Lindsey Firestone with her son Ocean and daughter Lily on the way to Deep Cove Elementary School in North Saanich Monday morning. (Wolf Depner/News Staff)

Lindsey Firestone with her son Ocean and daughter Lily on the way to Deep Cove Elementary School in North Saanich Monday morning. (Wolf Depner/News Staff)

Saanich School District parents welcome end of strike

Various sides of support worker strike acknowledge remaining tensions

On the first day back from a strike that lasted three weeks, everything around Deep Cove Elementary school in North Saanich appeared the way it did more than three weeks ago.

Students stepped from yellow buses onto wet pavement and crossing guards wearily eyed the column of cars snaking its way along West Saanich Road. But Monday, the first day of school after support workers represented by CUPE 441 ratified a new labour agreement with School District 63, was not like every other day.

RELATED: SD63 strike officially ends with union’s vote to accept agreement

It was the first day after a divisive local labour strike that interrupted the education of 7,000 students from Kindergarten to Grade 12 across multiple communities in Greater Victoria for weeks, made provincial headlines and tested the patience and bank accounts of many groups, including parents, whose reactions to the end of the strike varied.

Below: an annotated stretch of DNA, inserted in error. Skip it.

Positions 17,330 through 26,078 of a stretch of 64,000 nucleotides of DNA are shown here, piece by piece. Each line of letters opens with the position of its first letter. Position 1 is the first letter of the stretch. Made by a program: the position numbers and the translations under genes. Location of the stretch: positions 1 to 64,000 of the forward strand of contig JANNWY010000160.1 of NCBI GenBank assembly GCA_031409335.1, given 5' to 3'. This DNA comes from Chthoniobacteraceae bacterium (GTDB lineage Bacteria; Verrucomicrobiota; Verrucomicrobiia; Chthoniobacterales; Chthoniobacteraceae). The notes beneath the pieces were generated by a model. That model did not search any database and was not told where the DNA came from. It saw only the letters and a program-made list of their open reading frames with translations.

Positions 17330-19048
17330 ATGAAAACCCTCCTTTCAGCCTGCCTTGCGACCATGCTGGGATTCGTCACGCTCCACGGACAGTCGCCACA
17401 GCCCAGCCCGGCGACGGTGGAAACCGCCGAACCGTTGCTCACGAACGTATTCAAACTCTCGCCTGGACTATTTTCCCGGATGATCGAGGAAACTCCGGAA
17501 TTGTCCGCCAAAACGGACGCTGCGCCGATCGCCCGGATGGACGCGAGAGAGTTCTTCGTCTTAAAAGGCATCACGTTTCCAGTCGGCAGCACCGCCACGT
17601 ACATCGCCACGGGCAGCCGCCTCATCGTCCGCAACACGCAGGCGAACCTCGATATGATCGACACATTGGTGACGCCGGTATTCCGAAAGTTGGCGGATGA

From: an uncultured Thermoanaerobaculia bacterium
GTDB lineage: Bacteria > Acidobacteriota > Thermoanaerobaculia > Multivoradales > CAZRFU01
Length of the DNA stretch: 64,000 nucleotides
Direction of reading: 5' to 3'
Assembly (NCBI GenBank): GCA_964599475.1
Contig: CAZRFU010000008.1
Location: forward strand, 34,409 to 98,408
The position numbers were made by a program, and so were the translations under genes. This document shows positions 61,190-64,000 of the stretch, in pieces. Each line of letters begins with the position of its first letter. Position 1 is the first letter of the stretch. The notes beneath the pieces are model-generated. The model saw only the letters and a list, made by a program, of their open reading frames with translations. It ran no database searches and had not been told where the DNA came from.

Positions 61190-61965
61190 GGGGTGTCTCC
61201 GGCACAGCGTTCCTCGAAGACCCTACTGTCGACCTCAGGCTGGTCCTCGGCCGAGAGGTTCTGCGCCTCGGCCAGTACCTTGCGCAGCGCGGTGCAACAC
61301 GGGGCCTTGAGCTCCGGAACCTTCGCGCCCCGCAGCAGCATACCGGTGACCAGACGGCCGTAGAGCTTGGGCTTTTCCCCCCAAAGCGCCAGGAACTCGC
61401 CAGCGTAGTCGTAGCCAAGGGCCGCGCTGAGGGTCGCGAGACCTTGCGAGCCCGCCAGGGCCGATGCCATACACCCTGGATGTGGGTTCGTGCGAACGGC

“I’m really happy,” said Lindsey Firestone. “It was a long time and academically, it is nice to be back.” As the mother of three was balancing a cup of coffee and getting two of her children across West Saanich Road, she recalled the moment, when she heard of the news that the two sides had reached an agreement Saturday.

“I was at Thrifty Foods, I got a text, and I nearly shrieked and jumped up for joy,” she said. She supported the striking support workers and their demands for wage parity. “Everybody wants to see that happen,” she said. “But we also want the kids back in school.”

Sarah Ruddick said the strike did not impact her as much as others. “I’m on maternity leave, so I was able to keep my children at home. But I really feel for those families who had to deal with this strike, and pay out of their pockets to put their kids into care.”

And if Firestone’s combination of euphoria and relief marked one side of the spectrum, Ruddick also issued a warning. If the deal does not end up benefitting support workers after all the struggles, she would consider not voting for the current government in the next election.

School officials, for their part, tried to strike all the right notes.